Fire, Faith & Forgiveness: Church arsonists apologize to East Texas

EAST TEXAS (KLTV) - Two men who infamously set fire to ten East Texas churches are talking about how prison has impacted their views on religion. They're also coming to East Texans with an apology.

In 2011, 19-year-old Jason Bourque and 21-year-old Daniel McAllister pleaded guilty to setting fire to the churches. The year before, churches from Canton to Tyler to Athens were destroyed in the fires. It was a frustrating and frightening winter that many people will never forget.

From their separate prisons, where both men are currently serving life sentences, the arsonists spoke about their faith and what they've learned about forgiveness.

Both McAllister and Bourque were raised in devoted Christian households. They say they met in Sunday school. However, their faith wasn't as strong in 2010 when they began breaking into churches and setting them on fire, supposedly while under the influence of drugs.

Now that four years have passed, they're looking back on the arsons with pain and regret. They're also looking toward the future, thanks to East Texans' forgiveness.

In February of 2010, a Dover Baptist Church member asked the question that so many East Texans wanted an answer to.

"Why? This is the Lord's house, and it's such a shame that somebody can be such an unbeliever," said Shirley Valadez as she looked at what was left of Dover Baptist Church.

Why and how could someone not just vandalize, but destroy the places of worship that so many East Texans held close to their hearts?

Both men attribute their actions to drugs. Jason Bourque says it was the anti-smoking drug, Chantix.

"It just had be doing a lot of crazy things," Bourque, 24, recalls from prison in Tennessee Colony, Texas.

Bourque's counterpart, Daniel McAllister, says back then he would take anything that could get him high.

"I was on pills, smoked weed, meth sometimes... just different kinds of pain pills, Mucinex pills," McAllister, 26, explains.

The arsonists have served just a few years of their multiple life sentences. Even though the consequences of setting the fires will stick with them forever, the churches that they burned have long moved on.

"I wrote them all apology letters about a year ago and almost all of them wrote me back really wonderful letters and have kept in touch with me," says Bourque.

During our visit, we brought the men more words of forgiveness from the ones they had hurt.

"That just shows the strength of forgiveness. I feel like people put too much emphasis on the building, but either way I still hurt those people, so the fact that they're able to be so forgiving shows a lot about their character and that they're true Christians," says Bourque.

A letter to the men came from Grace Bible Church in Athens. In 2010, the church was burned to the ground. Everything was lost and they were one of the last churches to rebuild.

"The church looked like it easily could have folded because we are a small church," explains Pastor Marvin Keown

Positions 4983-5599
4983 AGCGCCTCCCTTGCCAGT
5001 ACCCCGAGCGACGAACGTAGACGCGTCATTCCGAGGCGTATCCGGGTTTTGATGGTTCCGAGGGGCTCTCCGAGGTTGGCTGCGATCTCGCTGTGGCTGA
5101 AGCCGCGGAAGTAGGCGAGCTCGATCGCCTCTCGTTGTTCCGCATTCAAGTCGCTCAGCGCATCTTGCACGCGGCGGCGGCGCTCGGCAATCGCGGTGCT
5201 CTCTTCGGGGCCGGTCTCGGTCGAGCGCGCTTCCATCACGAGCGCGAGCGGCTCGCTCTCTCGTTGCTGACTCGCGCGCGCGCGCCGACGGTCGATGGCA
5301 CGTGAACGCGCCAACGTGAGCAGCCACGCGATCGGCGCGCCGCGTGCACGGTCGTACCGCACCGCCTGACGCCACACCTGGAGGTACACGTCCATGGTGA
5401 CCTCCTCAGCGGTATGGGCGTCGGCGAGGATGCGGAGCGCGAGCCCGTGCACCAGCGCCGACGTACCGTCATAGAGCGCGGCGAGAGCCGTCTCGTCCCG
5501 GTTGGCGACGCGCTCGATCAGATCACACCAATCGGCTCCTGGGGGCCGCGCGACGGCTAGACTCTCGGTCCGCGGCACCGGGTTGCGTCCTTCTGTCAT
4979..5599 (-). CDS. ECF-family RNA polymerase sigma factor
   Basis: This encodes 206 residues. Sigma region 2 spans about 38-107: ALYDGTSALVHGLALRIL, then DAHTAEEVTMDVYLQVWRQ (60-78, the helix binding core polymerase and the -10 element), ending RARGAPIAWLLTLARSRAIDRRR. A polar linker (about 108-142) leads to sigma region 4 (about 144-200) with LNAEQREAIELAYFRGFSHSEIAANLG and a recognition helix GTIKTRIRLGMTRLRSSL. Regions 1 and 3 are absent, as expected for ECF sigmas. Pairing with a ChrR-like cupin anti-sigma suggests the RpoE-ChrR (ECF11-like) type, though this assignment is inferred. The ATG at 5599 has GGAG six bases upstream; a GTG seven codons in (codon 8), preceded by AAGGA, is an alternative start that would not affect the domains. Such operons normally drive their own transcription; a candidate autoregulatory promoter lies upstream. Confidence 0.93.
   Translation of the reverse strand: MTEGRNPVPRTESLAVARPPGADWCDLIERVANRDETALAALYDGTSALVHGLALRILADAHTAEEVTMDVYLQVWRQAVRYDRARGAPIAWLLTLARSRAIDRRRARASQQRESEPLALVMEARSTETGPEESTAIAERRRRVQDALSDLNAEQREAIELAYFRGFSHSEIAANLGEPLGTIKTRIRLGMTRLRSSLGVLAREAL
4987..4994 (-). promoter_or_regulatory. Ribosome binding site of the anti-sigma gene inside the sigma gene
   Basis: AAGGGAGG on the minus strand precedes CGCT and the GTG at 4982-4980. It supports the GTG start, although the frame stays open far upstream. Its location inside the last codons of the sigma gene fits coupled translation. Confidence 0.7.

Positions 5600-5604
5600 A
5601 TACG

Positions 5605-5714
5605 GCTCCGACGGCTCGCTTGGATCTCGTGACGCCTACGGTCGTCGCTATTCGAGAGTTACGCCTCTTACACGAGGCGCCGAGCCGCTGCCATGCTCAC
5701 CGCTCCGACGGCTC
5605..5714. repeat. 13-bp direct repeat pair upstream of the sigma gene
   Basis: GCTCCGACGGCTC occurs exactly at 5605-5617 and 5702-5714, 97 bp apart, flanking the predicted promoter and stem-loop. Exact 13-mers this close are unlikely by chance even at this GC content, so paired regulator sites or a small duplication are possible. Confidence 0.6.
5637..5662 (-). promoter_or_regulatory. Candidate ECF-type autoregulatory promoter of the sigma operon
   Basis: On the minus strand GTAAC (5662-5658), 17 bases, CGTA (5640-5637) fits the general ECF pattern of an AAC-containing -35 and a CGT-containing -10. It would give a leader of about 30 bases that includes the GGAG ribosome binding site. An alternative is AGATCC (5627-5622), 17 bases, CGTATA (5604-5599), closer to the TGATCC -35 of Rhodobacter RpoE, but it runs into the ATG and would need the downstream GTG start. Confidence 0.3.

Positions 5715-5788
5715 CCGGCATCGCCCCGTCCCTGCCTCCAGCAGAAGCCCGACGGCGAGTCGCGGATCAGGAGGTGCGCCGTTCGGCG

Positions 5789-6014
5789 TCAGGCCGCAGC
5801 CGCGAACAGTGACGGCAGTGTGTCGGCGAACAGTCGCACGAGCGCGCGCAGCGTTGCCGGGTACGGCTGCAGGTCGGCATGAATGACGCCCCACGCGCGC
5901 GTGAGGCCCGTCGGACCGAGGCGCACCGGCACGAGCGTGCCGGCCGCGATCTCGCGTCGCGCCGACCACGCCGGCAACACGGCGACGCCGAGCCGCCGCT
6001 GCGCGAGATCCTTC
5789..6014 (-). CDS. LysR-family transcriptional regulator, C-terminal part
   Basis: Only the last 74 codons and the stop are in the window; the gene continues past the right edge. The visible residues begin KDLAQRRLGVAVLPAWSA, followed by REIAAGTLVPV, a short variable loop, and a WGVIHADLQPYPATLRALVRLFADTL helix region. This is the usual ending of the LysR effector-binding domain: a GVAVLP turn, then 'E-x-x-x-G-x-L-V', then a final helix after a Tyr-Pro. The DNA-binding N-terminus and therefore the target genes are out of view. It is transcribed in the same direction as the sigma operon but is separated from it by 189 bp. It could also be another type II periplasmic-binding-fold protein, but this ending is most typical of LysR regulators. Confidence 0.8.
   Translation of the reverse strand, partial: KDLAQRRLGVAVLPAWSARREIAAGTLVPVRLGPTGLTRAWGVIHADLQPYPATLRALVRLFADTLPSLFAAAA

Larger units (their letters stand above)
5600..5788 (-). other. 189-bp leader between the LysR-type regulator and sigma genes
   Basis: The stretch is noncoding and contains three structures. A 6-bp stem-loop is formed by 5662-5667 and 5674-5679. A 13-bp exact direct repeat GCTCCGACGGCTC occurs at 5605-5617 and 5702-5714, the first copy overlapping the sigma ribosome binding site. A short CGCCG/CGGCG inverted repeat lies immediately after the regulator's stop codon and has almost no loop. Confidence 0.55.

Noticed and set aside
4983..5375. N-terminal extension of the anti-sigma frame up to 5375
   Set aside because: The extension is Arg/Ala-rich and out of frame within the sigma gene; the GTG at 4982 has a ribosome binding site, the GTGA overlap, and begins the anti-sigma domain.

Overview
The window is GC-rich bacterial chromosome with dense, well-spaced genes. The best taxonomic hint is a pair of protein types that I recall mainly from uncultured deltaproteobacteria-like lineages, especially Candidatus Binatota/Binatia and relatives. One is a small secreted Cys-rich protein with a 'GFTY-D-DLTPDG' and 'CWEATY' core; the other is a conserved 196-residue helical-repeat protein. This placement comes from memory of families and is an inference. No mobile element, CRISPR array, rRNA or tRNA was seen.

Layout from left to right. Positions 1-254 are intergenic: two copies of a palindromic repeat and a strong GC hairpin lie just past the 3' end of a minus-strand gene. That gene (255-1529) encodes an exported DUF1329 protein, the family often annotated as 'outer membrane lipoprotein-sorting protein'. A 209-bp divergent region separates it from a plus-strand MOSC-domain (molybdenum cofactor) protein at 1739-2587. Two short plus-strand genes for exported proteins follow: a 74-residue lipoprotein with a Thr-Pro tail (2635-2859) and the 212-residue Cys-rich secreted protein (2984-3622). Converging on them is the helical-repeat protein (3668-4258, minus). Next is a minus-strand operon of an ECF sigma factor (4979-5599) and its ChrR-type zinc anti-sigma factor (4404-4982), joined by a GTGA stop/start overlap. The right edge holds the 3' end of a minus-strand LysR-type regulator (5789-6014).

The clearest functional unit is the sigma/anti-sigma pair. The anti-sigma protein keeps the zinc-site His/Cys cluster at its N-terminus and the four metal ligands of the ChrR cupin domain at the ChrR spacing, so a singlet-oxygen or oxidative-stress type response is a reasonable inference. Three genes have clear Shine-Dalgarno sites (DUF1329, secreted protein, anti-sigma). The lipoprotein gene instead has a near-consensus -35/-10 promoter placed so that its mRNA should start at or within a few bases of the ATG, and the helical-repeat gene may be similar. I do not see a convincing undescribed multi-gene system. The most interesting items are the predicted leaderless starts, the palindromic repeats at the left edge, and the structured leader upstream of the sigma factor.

Keown became the pastor at Grace Bible Church in the months following the fires. He says about 18 months ago, their small congregation was finally able to worship in a new building they now call home.

"It did help us in that regard, to regain the Biblical focus that the church is


. It's not concrete and steel and glass and insulation and all those things," he says.

Pastor Keown says the consensus among their members is that forgiveness is the only way.

"The scripture is very clear that we are to forgive. If there's going to be healing for us and for them, that does need to be exchanged," Keown says.

"It's good to hear from people that actually follow what the Bible says... that material wealth is, you know, don't put stock in what's in the world... just forgive so that The Father will forgive you. It's good to hear that there are actually churches that are still like that," says McAllister.

As far as their own faith stands, Bourque says he is a Christian. McAllister says he is still unsure. However, both men say their faith is growing and they're learning everyday.

"[I] just take it one day at a time... read my Bible. If I have questions, I go to a certain person in the day room and talk to him about it. I ask my dad a lot of questions when I write him and talk to him about stuff," says McAllister.

"It just seems to me that... as long as we worship God and live our lives right, that's the important thing. It's my love for God that gets me through day after day and what Jesus has done for me," explains Bourque.

Even though Bourque and McAllister have not spoken to each other in years, to this day, both say they're equally to blame for the fires. Without knowing what the other would say, they offered apologies and asked for East Texans' forgiveness.

"[I] hope everybody can move past what happened and understand it wasn't targeting them because they were religious. It was the easiest thing to get into at the time and hope that all of them can come to forgive," says McAllister.

"I just want to ask everybody in the whole East Texas community for forgiveness and tell them I'm sorry," says Bourque.

Daniel McAllister, who gave authorities a full confession, will be eligible for parole in 2016. He says he plans to move back to East Texas and live with his sister, a DPS employee who assisted in the original church fire investigation. Bourque isn't eligible for parole until 2024, but even then, he'll have to serve another 20 year sentence before he can be considered for release from prison. Bourque says he might write a book when he's released, but he doesn't know if he'll stay in Texas.

Some of the churches that the arsonists burned down have invited the men to attend  their Sunday morning worship services when they are released from prison. Both men say they're not sure if they would ever attend.

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